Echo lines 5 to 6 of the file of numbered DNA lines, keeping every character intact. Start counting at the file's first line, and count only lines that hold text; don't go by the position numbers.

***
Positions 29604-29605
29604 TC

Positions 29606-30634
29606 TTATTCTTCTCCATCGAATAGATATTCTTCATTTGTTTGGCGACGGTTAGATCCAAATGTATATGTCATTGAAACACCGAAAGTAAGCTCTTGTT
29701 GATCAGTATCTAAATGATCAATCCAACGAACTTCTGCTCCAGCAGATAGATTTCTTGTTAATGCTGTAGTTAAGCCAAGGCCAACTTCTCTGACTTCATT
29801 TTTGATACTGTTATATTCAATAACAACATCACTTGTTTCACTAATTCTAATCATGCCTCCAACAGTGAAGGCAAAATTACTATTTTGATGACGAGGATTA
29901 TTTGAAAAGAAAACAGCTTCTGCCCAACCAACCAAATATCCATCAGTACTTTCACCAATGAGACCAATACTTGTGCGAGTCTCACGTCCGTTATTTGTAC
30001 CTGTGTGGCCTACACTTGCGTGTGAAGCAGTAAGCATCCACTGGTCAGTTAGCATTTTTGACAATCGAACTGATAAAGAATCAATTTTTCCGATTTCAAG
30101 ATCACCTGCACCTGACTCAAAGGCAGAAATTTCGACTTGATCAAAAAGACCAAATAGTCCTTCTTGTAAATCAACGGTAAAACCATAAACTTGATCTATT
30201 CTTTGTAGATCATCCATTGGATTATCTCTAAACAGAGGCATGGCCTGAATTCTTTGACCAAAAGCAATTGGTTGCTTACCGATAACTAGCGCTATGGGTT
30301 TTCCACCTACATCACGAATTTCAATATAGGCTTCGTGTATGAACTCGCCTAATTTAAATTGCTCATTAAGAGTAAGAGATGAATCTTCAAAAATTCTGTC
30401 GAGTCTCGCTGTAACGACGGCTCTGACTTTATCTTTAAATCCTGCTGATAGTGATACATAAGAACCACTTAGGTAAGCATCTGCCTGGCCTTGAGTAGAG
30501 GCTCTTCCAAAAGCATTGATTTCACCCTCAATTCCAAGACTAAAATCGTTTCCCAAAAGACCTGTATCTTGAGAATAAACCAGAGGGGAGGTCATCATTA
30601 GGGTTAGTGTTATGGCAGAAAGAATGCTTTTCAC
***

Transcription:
29701 GATCAGTATCTAAATGATCAATCCAACGAACTTCTGCTCCAGCAGATAGATTTCTTGTTAATGCTGTAGTTAAGCCAAGGCCAACTTCTCTGACTTCATT
29801 TTTGATACTGTTATATTCAATAACAACATCACTTGTTTCACTAATTCTAATCATGCCTCCAACAGTGAAGGCAAAATTACTATTTTGATGACGAGGATTA